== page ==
How to Remove Cocoa Stains

Cocoa is the main ingredient in chocolate, hot chocolate and drinking chocolate.

Cocoa stains can be removed in a variety of ways.Cocoa stains can be removed in a variety of ways.
It is the product of ground and roasted cocoa beans, and it enjoys nearly universal appeal. Because chocolate is dark brown, any cocoa stain is unsightly and easily noticeable. As with all stains, it is far easier to treat cocoa stains when they are still wet than when they are fully dried and set into the fabric.

Scrape cocoa residue off cotton fabrics with a butter knife. Dab hydrogen peroxide onto the stain, and then launder normally in a regular wash cycle.

Pretreat cocoa stains with a laundry prewash stain remover. Wash normally, and if the stain persists, wash the clothing again with color-safe bleach.

Mix 2 cups cool water with 1 tbsp. regular dish-washing detergent to clean an upholstery stain. Scrape off any residue first, and then dab the solution onto the stained area and blot it with a clean white cloth. Repeat this step two or three times until the stain is removed. Sponge the area with cold water, and then blot it dry.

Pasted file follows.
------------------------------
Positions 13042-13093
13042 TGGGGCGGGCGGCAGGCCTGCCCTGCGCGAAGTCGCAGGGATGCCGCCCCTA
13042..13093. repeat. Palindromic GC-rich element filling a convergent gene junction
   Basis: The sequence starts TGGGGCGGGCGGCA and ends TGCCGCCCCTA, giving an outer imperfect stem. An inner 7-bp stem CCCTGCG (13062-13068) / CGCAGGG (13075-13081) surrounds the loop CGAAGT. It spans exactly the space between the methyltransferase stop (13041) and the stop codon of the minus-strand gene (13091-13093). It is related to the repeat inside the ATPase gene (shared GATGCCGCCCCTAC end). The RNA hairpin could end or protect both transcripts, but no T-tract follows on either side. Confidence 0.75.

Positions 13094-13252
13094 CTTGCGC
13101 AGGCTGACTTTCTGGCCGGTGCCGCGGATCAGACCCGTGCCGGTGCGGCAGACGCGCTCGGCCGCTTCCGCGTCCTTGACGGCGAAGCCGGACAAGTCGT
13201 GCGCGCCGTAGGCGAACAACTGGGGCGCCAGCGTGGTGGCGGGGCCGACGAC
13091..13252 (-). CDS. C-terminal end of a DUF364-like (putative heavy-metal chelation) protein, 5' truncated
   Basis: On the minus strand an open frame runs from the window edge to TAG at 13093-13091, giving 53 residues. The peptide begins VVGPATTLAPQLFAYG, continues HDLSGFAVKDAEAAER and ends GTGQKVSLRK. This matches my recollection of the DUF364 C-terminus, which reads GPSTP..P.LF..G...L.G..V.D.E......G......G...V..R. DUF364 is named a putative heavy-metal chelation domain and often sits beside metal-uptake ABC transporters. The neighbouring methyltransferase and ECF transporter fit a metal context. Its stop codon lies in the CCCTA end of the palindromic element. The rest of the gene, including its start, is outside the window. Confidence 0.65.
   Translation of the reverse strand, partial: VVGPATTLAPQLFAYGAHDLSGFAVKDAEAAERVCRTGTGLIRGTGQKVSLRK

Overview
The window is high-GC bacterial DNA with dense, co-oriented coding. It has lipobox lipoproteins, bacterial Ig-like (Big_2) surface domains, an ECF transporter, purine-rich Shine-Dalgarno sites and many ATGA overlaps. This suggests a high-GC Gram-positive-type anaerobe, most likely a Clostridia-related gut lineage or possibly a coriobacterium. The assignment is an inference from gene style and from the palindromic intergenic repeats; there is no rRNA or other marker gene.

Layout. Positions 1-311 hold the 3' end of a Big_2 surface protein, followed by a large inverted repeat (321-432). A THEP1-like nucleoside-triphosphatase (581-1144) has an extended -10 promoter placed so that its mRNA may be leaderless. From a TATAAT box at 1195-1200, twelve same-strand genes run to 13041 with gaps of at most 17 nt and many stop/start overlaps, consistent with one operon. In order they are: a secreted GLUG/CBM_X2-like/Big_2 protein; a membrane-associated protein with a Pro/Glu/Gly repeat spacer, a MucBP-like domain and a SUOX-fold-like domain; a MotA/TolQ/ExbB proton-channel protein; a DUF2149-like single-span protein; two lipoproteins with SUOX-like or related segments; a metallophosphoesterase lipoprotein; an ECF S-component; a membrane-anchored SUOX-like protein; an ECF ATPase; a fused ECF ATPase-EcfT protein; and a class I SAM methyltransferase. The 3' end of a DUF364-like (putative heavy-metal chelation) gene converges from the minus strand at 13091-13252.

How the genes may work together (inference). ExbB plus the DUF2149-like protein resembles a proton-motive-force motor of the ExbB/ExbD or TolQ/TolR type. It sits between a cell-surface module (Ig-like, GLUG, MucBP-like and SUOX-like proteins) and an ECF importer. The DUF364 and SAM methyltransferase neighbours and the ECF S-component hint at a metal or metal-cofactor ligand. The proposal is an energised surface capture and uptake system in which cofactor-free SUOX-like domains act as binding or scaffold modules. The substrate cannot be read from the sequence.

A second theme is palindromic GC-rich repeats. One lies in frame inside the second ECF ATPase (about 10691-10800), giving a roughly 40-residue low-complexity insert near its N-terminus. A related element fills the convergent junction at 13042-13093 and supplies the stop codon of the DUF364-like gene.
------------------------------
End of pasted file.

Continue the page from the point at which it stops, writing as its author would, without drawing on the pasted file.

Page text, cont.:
Blend 2 cups warm water and 1 tbsp. regular dish-washing detergent to clean a carpet stain. Scrape away any residue, and then sponge the stain with this solution and blot it with a clean white cloth until the liquid has been absorbed. Repeat these steps until the stain disappears. If the stain is very stubborn, make an ammonia solution with warm water (one part ammonia to five parts water or one part ammonia to eight parts water). Dab it onto the stain. Blot it up, rinse with fresh water and blot once again.

Things You Will Need

  • Prewash stain remover
  • Hydrogen peroxide
  • Color-safe bleach
  • Dish-washing detergent
  • White cloth
  • Sponge
  • Ammonia

Tip

  • Some cocoa stains on fabric can be removed first by washing and then pouring boiling water over the stain so it runs through the fabric.

About the Author

Dale Yalanovsky has been writing professionally since 1978. He has been published in "Woman's Day," "New Home Journal" and on many do-it-yourself websites. He specializes in do-it-yourself projects, household and auto maintenance and property management. Yalanovsky also writes a bimonthly column that provides home improvement advice.